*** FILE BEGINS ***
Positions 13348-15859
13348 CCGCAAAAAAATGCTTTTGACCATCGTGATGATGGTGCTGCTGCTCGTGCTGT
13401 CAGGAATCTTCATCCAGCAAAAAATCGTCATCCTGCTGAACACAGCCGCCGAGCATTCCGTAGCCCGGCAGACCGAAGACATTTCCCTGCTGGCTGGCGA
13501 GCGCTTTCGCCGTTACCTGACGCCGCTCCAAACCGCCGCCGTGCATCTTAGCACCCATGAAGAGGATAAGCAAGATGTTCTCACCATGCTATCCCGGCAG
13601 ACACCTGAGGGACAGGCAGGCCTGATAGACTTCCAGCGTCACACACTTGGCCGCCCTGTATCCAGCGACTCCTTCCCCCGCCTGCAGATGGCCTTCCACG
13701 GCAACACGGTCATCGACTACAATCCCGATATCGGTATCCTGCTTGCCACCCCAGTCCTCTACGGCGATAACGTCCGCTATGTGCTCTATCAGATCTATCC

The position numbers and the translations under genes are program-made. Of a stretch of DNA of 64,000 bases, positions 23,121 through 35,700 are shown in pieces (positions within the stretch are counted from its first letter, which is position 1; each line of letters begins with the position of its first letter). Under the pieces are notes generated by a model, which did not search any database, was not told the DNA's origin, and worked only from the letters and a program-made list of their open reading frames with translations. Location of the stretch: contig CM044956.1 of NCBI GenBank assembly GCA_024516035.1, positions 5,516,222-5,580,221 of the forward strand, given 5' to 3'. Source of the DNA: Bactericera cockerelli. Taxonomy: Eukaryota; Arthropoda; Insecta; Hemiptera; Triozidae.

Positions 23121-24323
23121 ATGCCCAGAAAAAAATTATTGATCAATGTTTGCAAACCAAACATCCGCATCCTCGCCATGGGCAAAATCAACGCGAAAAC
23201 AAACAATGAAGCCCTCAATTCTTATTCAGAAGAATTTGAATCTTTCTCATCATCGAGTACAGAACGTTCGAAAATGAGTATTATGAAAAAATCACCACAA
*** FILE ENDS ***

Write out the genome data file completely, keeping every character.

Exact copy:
Positions 13348-15859
13348 CCGCAAAAAAATGCTTTTGACCATCGTGATGATGGTGCTGCTGCTCGTGCTGT
13401 CAGGAATCTTCATCCAGCAAAAAATCGTCATCCTGCTGAACACAGCCGCCGAGCATTCCGTAGCCCGGCAGACCGAAGACATTTCCCTGCTGGCTGGCGA
13501 GCGCTTTCGCCGTTACCTGACGCCGCTCCAAACCGCCGCCGTGCATCTTAGCACCCATGAAGAGGATAAGCAAGATGTTCTCACCATGCTATCCCGGCAG
13601 ACACCTGAGGGACAGGCAGGCCTGATAGACTTCCAGCGTCACACACTTGGCCGCCCTGTATCCAGCGACTCCTTCCCCCGCCTGCAGATGGCCTTCCACG
13701 GCAACACGGTCATCGACTACAATCCCGATATCGGTATCCTGCTTGCCACCCCAGTCCTCTACGGCGATAACGTCCGCTATGTGCTCTATCAGATCTATCC

The position numbers and the translations under genes are program-made. Of a stretch of DNA of 64,000 bases, positions 23,121 through 35,700 are shown in pieces (positions within the stretch are counted from its first letter, which is position 1; each line of letters begins with the position of its first letter). Under the pieces are notes generated by a model, which did not search any database, was not told the DNA's origin, and worked only from the letters and a program-made list of their open reading frames with translations. Location of the stretch: contig CM044956.1 of NCBI GenBank assembly GCA_024516035.1, positions 5,516,222-5,580,221 of the forward strand, given 5' to 3'. Source of the DNA: Bactericera cockerelli. Taxonomy: Eukaryota; Arthropoda; Insecta; Hemiptera; Triozidae.

Positions 23121-24323
23121 ATGCCCAGAAAAAAATTATTGATCAATGTTTGCAAACCAAACATCCGCATCCTCGCCATGGGCAAAATCAACGCGAAAAC
23201 AAACAATGAAGCCCTCAATTCTTATTCAGAAGAATTTGAATCTTTCTCATCATCGAGTACAGAACGTTCGAAAATGAGTATTATGAAAAAATCACCACAA